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Nettle Tea Can Detox From Environmental Estrogens!

Worldwide, steroid estrogens including estrone, estradiol and estriol, pose serious threats to soil, plants, water resources and humans. Indeed, estrogens have gained notable attention in recent years, due to their rapidly increasing concentrations in soil and water all over the world.

Stinging Nettle doesn't stimulate testosterone production, but it may lead to elevated levels of testosterone. The first key to Nettle is preventing a mechanism called aromatase, which converts testosterone to estrogen. A second key is that Nettle may help separate testosterone from red blood cells (SHBG). Nettle Root can block estrogen production throughout the body by inhibiting the enzyme aromatase. Excess estrogen or estrogen toxicity can cause symptoms such as breast lumps, male breasts, irregular periods, and decreased libido.

Nettle root also contains a class of compounds known as lignans. Lignans are phytonutrients that have weak estrogenic activity and can be used for hormonal imbalances, PMS, menopause symptoms, and PCOSIn addition to the estrogen both male and female bodies produce naturally, we are also exposed to environmental estrogens from pollution plastics etc. Many chemicals we come into contact with in our environment or food supply are known as xenoestrogens — “xeno” meaning foreign. Estrogens can enter our rivers and lakes via municipal effluents and can originate from various sources, such as urine from females and feedlots. They cause male fish to develop eggs, in the more severe cases, and feminized male fish have been found in rivers across North America. Estrogen appears in the drinking water in the form of estradiol. It is the most potent form of estrogen, and it can enter the water supply via contraceptive pill, which women excrete through urine or feces.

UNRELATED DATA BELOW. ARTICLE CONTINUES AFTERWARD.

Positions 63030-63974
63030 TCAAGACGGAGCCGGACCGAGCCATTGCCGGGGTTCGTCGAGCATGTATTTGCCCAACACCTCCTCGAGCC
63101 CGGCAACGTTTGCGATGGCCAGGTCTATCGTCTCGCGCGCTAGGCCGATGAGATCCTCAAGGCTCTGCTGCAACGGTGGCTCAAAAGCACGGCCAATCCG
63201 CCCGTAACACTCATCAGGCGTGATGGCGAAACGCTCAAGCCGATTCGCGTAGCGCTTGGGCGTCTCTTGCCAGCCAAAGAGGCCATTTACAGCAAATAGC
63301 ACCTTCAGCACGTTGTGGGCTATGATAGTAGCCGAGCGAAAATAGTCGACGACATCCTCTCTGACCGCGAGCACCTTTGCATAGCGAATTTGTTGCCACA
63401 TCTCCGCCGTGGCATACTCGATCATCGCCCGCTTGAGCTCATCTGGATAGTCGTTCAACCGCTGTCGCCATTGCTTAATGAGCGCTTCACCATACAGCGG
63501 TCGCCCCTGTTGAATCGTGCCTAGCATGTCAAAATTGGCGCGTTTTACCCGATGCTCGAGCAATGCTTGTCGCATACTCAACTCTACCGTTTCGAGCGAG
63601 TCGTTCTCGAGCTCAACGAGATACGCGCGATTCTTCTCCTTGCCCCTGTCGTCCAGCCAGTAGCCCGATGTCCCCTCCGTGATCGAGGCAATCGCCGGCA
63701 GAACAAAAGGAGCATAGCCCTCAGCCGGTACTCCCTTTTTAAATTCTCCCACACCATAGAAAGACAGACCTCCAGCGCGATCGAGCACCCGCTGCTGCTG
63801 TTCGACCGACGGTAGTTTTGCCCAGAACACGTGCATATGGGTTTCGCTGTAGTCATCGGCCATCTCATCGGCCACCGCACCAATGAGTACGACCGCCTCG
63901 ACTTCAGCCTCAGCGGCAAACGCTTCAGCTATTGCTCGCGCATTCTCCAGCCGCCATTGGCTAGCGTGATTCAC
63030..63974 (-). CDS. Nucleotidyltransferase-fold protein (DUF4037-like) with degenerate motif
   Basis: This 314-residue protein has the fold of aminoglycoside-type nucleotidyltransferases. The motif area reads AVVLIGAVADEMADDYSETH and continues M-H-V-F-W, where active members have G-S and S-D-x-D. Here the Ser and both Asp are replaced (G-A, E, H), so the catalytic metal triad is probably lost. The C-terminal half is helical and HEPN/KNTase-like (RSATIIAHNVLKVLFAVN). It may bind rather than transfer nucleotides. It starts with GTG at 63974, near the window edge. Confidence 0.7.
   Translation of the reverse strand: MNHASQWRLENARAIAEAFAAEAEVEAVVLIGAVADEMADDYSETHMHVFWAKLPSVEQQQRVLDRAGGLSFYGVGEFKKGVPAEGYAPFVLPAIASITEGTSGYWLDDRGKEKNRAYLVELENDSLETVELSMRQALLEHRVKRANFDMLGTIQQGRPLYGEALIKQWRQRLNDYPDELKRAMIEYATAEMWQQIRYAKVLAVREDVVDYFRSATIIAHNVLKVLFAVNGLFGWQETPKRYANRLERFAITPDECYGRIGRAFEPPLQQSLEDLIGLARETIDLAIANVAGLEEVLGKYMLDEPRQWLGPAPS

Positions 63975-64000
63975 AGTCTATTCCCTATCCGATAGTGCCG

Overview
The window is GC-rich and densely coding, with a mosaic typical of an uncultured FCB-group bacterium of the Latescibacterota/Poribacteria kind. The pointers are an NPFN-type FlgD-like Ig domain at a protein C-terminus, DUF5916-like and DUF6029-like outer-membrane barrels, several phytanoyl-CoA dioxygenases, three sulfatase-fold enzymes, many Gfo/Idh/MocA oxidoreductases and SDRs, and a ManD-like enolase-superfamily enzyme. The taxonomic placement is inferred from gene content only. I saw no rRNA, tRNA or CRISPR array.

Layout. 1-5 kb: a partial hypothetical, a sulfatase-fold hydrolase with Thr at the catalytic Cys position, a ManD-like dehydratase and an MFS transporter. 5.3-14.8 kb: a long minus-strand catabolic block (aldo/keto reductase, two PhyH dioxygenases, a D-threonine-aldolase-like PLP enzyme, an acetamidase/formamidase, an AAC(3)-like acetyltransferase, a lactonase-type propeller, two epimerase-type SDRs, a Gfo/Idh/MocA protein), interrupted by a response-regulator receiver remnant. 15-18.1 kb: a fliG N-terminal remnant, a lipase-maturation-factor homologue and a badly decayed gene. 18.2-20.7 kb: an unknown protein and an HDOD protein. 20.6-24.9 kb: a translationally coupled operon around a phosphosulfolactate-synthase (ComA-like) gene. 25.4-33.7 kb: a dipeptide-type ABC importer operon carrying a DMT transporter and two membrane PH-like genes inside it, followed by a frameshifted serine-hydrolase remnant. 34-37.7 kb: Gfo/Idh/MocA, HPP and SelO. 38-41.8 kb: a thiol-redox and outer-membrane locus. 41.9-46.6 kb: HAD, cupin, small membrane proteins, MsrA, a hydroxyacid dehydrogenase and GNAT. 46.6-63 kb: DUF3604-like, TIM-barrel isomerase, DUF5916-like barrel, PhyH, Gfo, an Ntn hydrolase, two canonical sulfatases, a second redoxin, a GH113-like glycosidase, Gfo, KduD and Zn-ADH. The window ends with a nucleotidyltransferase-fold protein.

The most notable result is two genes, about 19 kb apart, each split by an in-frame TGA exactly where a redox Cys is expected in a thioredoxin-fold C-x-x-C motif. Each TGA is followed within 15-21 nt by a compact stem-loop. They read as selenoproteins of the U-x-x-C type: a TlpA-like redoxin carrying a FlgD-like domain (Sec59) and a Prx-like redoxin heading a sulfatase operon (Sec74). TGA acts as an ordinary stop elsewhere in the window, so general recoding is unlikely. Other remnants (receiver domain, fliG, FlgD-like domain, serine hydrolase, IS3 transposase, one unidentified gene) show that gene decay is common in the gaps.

Though there are still only about two dozen communities in the U.S. using some form of recycled water for drinking, that number is projected to rise. The shifting attitudes around a concept once dismissively dubbed “toilet to tap” come as dry regions scramble for ways to increase water supplies as their populations boom and climate change intensifies droughts. Other strategies gaining traction include collecting runoff from streams and roads after storms, and stripping seawater of salt and other minerals, a process that’s still relatively rare and expensive.

Though there are still only about two dozen communities in the U.S. using some form of recycled water for drinking, that number is projected to more than double in the next 15 years, according to WateReuse, a group that helps cities adopt such conservation practices.